SPRINGFIELD, Ill. - State lawmakers insisted yesterday that they could fairly investigate Gov. Rod R. Blagojevich after years of criticizing him as a terrible leader, as they opened unprecedented impeachment proceedings against him.
In the first hints of the drubbing to come, Democratic and Republican committee members struggled to tamp down their revulsion over the national embarrassment created by the governor's arrest last week on charges that he sought to sell everything from favorable government decisions to the U.S. Senate seat vacated by President-elect Barack Obama.
"This committee must do its deliberations without regard to politics, without regard to differences of public policy, and even without regard to whether the governor is competent and whether he's done his job well," said State Rep. Lou Lang, a Democrat. "It must only be about whether the governor has violated his constitutional oath."
The Democratic governor continued his weeklong silence, but his criminal-defense attorney, Ed Genson, planned to represent him today for the impeachment panel's first day of testimony.
Blagojevich, brushing aside repeated calls for his resignation, signed a bill into law and, according to an aide, was reviewing prison-inmate petitions for clemency.
Republicans at the state and national level railed at the Democratic-led decision of the full state legislature to adjourn until mid-January, effectively ending hopes for a special election to fill Obama's seat.
In Chicago, Obama declined to take a position on how his Senate seat should be filled and said it was inappropriate to answer questions about any contact that took place between his incoming chief of staff, Rep. Rahm Emanuel (D., Ill.), and the Blagojevich administration. The Chicago Tribune has reported that Emanuel is on secret recordings discussing the seat and recommending names of Senate successors.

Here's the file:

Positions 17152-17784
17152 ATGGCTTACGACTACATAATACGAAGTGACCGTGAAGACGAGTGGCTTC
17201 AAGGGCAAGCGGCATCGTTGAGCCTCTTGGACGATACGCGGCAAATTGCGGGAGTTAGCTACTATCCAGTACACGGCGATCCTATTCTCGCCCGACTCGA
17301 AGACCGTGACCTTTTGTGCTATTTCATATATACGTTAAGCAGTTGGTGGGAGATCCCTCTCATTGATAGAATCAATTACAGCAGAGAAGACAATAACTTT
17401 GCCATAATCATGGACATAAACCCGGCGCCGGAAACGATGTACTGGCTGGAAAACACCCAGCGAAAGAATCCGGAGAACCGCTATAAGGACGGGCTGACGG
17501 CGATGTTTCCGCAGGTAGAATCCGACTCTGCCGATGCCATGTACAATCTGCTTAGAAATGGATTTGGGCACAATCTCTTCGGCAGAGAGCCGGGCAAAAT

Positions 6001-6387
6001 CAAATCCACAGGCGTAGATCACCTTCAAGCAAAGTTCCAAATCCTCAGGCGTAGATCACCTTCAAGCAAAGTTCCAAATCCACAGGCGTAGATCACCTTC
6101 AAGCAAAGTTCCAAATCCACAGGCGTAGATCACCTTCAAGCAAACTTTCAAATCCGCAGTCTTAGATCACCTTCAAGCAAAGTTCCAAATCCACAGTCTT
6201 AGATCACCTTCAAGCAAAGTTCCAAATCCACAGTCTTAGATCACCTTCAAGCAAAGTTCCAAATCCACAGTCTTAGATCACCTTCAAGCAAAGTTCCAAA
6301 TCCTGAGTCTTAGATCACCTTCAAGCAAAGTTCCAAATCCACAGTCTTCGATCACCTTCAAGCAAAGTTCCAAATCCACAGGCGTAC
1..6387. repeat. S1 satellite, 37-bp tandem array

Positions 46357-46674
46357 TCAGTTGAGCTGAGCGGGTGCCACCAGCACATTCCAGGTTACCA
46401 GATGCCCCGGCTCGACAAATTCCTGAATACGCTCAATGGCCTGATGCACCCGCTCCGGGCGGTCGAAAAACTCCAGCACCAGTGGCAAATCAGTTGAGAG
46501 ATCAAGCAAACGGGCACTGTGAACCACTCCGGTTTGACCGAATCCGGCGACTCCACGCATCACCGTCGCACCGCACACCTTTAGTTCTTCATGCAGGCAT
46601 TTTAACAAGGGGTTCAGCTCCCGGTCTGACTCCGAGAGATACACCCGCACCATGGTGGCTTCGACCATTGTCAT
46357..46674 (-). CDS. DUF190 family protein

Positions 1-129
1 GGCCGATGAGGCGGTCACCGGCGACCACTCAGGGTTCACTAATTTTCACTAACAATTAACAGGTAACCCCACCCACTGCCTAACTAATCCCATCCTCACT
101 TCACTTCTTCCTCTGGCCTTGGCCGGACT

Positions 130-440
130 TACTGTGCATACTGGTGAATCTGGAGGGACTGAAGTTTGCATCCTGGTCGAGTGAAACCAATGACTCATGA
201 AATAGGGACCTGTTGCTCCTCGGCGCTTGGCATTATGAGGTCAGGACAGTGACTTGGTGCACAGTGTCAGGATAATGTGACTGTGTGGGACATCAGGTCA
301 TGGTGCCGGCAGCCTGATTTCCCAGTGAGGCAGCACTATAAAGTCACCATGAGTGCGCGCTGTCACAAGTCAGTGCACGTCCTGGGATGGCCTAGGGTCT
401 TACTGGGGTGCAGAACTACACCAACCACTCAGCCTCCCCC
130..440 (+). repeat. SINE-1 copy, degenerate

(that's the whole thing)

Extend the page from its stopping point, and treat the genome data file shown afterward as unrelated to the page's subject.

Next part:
Aides to Rep. Jesse Jackson Jr. (D., Ill.) said the congressman had met with federal prosecutors "for years" about his knowledge of perceived corruption and governmental misconduct. But his chief of staff acknowledged that none of those conversations touched on the federal investigation of the governor's alleged attempt to sell Obama's Senate seat.
In Springfield, lawmakers agreed to put off their review of the federal criminal charges against the governor until Genson could arrive today.
The federal charges against Blagojevich represent the most scandalous information to be reviewed by the House committee. But with the investigation continuing and FBI officials saying they would not assist the impeachment, it is doubtful the criminal charges will play the biggest role in the proceedings.
Still, the criminal acts that Blagojevich is alleged to have committed gave lawmakers a reason to proceed with impeachment after quietly discussing it for years.
The panel is expected to base its recommendation largely on actions Blagojevich has taken in the governor's chair, including allegations of official misconduct, abuse of power, and failing to follow state law. Specific acts include a questionable $1 million grant to a private Chicago school and expansion of a costly health-care program without legislative approval or the money to pay for it.
The committee also is expected to consider the guilty pleas of two Blagojevich donors on federal corruption charges. Ali Ata, a former agency director, said he gave Blagojevich a $25,000 donation and was later rewarded with a high-paying state job. Joseph Cari, a former national Democratic finance chairman, testified that Blagojevich discussed trading state contracts for campaign contributions.
Also yesterday, attorneys for jailed political fund-raiser Antoin "Tony" Rezko sent a strong signal that he had resumed his on-again, off-again cooperation with federal prosecutors in the criminal case against Blagojevich.
Rezko has been among the governor's top fund-raisers and advisers and can give prosecutors a penetrating glimpse into the workings of Blagojevich's inner circle.
Yesterday, both sides agreed to indefinitely postpone his sentencing on corruption charges, a sign that prosecutors think Rezko has more to tell them.